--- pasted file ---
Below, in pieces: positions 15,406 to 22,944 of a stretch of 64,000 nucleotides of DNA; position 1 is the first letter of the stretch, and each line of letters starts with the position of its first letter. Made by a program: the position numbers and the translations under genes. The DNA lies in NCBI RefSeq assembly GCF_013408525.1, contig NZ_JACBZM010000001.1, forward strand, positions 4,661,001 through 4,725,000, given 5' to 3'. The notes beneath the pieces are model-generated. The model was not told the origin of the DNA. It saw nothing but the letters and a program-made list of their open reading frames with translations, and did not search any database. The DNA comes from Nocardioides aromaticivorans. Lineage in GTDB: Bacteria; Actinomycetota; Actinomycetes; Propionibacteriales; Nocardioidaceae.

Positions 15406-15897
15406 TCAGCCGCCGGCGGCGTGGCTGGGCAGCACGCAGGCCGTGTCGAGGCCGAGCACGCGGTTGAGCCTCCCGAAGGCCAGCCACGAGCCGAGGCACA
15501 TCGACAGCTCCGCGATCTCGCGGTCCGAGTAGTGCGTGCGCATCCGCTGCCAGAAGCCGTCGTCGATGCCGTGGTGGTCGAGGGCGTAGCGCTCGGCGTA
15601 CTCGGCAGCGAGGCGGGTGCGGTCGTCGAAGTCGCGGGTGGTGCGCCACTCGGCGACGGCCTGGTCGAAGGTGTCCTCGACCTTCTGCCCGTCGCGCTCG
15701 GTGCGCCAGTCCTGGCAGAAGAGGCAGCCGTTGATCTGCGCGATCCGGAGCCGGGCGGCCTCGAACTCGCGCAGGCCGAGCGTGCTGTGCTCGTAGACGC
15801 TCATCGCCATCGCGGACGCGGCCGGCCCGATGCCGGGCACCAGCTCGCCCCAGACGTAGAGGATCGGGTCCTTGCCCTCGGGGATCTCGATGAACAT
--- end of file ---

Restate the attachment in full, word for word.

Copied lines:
Below, in pieces: positions 15,406 to 22,944 of a stretch of 64,000 nucleotides of DNA; position 1 is the first letter of the stretch, and each line of letters starts with the position of its first letter. Made by a program: the position numbers and the translations under genes. The DNA lies in NCBI RefSeq assembly GCF_013408525.1, contig NZ_JACBZM010000001.1, forward strand, positions 4,661,001 through 4,725,000, given 5' to 3'. The notes beneath the pieces are model-generated. The model was not told the origin of the DNA. It saw nothing but the letters and a program-made list of their open reading frames with translations, and did not search any database. The DNA comes from Nocardioides aromaticivorans. Lineage in GTDB: Bacteria; Actinomycetota; Actinomycetes; Propionibacteriales; Nocardioidaceae.

Positions 15406-15897
15406 TCAGCCGCCGGCGGCGTGGCTGGGCAGCACGCAGGCCGTGTCGAGGCCGAGCACGCGGTTGAGCCTCCCGAAGGCCAGCCACGAGCCGAGGCACA
15501 TCGACAGCTCCGCGATCTCGCGGTCCGAGTAGTGCGTGCGCATCCGCTGCCAGAAGCCGTCGTCGATGCCGTGGTGGTCGAGGGCGTAGCGCTCGGCGTA
15601 CTCGGCAGCGAGGCGGGTGCGGTCGTCGAAGTCGCGGGTGGTGCGCCACTCGGCGACGGCCTGGTCGAAGGTGTCCTCGACCTTCTGCCCGTCGCGCTCG
15701 GTGCGCCAGTCCTGGCAGAAGAGGCAGCCGTTGATCTGCGCGATCCGGAGCCGGGCGGCCTCGAACTCGCGCAGGCCGAGCGTGCTGTGCTCGTAGACGC
15801 TCATCGCCATCGCGGACGCGGCCGGCCCGATGCCGGGCACCAGCTCGCCCCAGACGTAGAGGATCGGGTCCTTGCCCTCGGGGATCTCGATGAACAT